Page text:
So as you can see from above, I spend quite a bit of time with media technologies.

I believe they will play a large role in the future of advertising and I will continue to play in this field over the coming decades.  There’s been an increased amount of coverage in this space which was once reserved for the back floors of the premier industry showcase, AdTech.  Terry Kawaja is bringing some light humor and some fantastic charts, John Ebbert is creating a mini-media empire (well, not an empire), Brian Morrissey is resurging an old newsletter back to the top, and there’s been a handful of acquisitions lately including Admeld (Google) and MediaMind (DG Fast Channel) totaling close to $1 billion.

According to the display Lumascape, the only category with 87.5% of companies acquired, yes, 87.5%,  is the ad server category.  Crazy when you think about it.  Atlas, DART, MediaMind, Pictela, PointRoll, MediaPlex, etc have all been acquired.  There are some independents in the market today such as OpenX and insurgent AdZerk, but the majority have already been acquired.  I predict that the category is still ripe for innovation and will continue to see many new players enter the space.  I was a personal shareholder of MediaMind and it was one of the larger positions I’ve held.

I continue to think that the best 3rd party ad server is exactly that – a 3rd party ad server that is not biased towards any media.  Almost exactly a year ago, I wrote a piece titled, “Insurgent:  How to take down Atlas and DART.”  I continue to dislike Google’s positioning in the marketplace as overnight they theoretically could shut off access to their inventory for non-DART users (could, not should), Microsoft has an ad serving system built in the 1990s and still feels like it, and this left an opening for a major ad serving player to come in with an independent stance, thus MediaMind gained traction.  I love this stance as mentioned above and it needs to continue.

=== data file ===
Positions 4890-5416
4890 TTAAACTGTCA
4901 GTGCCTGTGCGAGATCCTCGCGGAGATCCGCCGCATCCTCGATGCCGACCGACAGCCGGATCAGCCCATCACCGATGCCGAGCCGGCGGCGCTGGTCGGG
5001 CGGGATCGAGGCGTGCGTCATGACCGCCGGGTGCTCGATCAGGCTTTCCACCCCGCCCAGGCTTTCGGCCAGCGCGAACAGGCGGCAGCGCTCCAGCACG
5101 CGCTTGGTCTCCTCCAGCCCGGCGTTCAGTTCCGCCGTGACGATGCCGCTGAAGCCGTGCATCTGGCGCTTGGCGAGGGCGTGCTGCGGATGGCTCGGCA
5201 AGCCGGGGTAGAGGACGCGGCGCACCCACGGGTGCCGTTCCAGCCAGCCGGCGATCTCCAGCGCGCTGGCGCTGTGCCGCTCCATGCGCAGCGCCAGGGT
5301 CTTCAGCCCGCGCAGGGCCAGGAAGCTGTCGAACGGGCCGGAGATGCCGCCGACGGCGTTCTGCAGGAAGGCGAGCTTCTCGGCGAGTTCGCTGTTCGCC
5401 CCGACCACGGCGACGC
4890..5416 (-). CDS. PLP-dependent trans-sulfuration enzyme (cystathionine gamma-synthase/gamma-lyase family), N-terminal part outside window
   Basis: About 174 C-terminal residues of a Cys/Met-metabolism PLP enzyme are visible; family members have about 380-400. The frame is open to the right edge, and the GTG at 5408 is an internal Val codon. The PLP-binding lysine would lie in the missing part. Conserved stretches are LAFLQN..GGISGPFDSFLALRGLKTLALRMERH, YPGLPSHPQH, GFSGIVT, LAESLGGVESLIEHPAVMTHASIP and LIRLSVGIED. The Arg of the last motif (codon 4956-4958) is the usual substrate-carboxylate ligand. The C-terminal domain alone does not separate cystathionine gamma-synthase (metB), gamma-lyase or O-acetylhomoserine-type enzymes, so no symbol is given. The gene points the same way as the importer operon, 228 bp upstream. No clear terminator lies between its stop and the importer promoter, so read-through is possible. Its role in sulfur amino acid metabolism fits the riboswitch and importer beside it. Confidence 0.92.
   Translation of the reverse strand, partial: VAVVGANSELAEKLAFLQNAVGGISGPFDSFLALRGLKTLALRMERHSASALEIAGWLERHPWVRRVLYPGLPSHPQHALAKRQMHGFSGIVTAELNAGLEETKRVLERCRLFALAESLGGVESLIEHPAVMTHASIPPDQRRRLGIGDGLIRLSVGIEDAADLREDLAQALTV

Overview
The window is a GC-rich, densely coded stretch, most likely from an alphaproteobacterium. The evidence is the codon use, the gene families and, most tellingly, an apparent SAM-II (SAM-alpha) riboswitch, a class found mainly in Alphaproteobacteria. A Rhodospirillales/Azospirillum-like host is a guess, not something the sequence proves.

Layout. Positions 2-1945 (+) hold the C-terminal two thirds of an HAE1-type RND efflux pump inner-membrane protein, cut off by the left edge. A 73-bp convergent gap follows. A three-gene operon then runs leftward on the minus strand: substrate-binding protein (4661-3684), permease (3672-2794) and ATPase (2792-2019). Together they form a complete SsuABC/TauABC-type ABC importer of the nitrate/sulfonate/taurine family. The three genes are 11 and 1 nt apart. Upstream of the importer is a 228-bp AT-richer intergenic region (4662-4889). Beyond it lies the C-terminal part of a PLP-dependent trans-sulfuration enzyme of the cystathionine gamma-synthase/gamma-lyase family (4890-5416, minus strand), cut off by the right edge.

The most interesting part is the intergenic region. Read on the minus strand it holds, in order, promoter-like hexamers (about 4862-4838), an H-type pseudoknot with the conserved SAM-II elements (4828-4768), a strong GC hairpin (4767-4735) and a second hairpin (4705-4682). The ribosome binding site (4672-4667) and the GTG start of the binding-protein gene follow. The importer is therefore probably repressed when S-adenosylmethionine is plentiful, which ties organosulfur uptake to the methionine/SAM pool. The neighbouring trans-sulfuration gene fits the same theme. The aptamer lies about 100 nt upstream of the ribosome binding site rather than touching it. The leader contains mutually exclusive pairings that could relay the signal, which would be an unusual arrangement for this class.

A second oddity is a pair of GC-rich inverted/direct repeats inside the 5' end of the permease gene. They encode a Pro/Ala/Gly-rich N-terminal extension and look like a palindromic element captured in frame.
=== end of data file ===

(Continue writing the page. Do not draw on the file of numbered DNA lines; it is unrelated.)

A few days ago, I wrote a post about attribution and the growing advertising operations line-item.  If you haven’t read it, you should.

If I personally was to start a company tomorrow, I’d probably create the next 3rd party ad serving system built for the future of all media (able to serve site-direct placements, social media and RTB) and include the opportunity for biddable, rich media, video, and full reporting & analytics.  I believe no ad serving system delivers superior reporting and analytics so this is an area that I’d specifically make sure I’d nail.